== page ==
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Its just coincidence or is a perfect size for a better ui?

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3 Answers 3

up vote 13 down vote accepted

Well spotted! BTW, so does SE. I think it's because 25px is standard size for a textbox (search), and then on each side you add about 5px of background and a total of 5px more for borders and shadows, and you arrive at 40. This doesn't explain Grooveshark, which is the only one of the four without a textbox in its header, but there you have buttons on the right, and the same goes for them. So if you're going minimalist and you want controls in your header, that's apparently the smallest reasonable header you can get, unless you're willing to compromise visual appeal.

Gmail only has 30, but they have no buttons or textboxes, just the menu, and extremely minimal borders.

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Good analysis! –  janoChen Mar 28 '11 at 7:18

UI explanation

40px is a relatively small header height. Small headers allow more elements to fit above the fold. By putting more things above the fold, usability is increased because users don't have to scroll as much to get to the content they need. All these sites have chosen a small height of 40px, as opposed to say 200px, for this reason.

Ethereal explanation

From personal preference, I like to design my elements in multiples of 5px or 10px. It creates some sense of Feng Shui harmony. I would feel my chi off balance if my header was 39px tall. Maybe other designers like these "round" numbers too. They chose 40px because it's a multiple of 5 or 10. I remember my Economics teacher tell the class how on the TV, she only raises or lowers the volume to a multiple of 5 or else she'll feel weird. Most of the class seemed to conform to this nature. It's an innate desire for balance and harmony.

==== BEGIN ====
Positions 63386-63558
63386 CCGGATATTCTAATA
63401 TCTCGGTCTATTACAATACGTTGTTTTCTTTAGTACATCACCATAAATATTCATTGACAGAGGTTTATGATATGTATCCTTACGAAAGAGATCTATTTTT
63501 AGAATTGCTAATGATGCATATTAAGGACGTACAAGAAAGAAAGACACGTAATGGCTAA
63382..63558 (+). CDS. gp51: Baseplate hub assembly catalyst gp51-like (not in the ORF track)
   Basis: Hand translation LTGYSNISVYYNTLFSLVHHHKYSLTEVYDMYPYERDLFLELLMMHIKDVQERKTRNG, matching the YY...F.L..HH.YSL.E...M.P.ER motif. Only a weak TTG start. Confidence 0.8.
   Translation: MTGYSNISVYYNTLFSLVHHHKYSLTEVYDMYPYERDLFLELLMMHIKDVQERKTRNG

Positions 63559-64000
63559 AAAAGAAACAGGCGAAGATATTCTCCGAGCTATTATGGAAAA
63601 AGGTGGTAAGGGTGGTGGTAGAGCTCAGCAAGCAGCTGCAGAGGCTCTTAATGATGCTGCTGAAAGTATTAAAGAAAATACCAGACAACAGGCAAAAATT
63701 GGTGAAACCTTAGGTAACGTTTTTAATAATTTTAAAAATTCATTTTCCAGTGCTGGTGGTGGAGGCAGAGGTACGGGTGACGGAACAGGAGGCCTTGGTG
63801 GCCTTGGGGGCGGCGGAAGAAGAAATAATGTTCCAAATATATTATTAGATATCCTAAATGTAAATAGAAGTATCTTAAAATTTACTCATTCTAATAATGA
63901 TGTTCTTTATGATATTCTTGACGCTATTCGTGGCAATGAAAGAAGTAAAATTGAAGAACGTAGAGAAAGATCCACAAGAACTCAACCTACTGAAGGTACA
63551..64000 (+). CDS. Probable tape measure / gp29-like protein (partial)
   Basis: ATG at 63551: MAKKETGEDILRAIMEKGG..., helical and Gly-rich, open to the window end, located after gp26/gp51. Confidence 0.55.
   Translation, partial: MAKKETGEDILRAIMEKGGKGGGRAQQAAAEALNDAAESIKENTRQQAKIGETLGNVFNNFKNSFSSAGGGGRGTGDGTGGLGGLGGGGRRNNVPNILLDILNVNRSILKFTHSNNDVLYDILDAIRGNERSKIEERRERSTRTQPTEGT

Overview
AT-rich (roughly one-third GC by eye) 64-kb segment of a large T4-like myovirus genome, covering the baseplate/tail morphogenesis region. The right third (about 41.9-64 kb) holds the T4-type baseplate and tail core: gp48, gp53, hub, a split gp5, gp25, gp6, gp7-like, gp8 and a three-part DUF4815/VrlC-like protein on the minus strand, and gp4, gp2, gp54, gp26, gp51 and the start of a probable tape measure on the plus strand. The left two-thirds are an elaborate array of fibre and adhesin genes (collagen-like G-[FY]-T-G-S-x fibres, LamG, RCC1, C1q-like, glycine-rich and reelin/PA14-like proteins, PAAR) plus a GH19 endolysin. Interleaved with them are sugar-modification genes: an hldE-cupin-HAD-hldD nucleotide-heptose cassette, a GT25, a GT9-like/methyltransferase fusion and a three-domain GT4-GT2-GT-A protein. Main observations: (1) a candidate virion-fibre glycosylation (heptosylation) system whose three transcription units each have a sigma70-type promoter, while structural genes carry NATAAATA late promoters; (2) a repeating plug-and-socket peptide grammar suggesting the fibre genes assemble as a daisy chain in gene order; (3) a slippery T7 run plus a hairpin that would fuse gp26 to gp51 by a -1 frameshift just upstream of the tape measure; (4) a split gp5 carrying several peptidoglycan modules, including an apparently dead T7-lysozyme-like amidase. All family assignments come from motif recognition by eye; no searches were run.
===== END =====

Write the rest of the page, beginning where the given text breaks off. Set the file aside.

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EVERYTHING that is a multiple of 10 is also a multiple of 5... –  Charles Boyung Mar 28 '11 at 16:26
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@Charles That's an astute observation, but I don't think it calls for YELLING. Why don't you just edit the question to fix the mistake, as you would an equally trivial grammar mistake? –  Patrick McElhaney Mar 28 '11 at 17:02
    
Seems to me that JoJo might have meant something along the lines of "I can 't remember, but it was either because it's a multiple of 5, or of 10" –  Jonta Mar 28 '11 at 19:12
    
What I mean is some people like to design in 5,10,15,20,.. Others like to design in 10,20,30,40,... Yet others like to design in 5,10,15,20,25,... It's related to vertical rhythm . It's something about uniformity that creates a more pleasing design. It can't be explained scientifically, but people like uniform measurements. –  JoJo Mar 28 '11 at 20:59
    
@Patrick = @Jonto &@JoJo's responses are precisely why I didn't edit the answer - I thought he might have been thinking that way, but it definitely was not clear. –  Charles Boyung Mar 29 '11 at 13:48

i personally work in multiple of 5, it's not because of the cognitive nature that people like or tend to design in multiples of 5, it's way too easier to measure every single space in the back of your mind fast without thinking if you're using the 960 grid, it even helps in the development, if you design and other guys get your stuff live, it's good to get them used to this system, it reduces flaws and misinterpretations.

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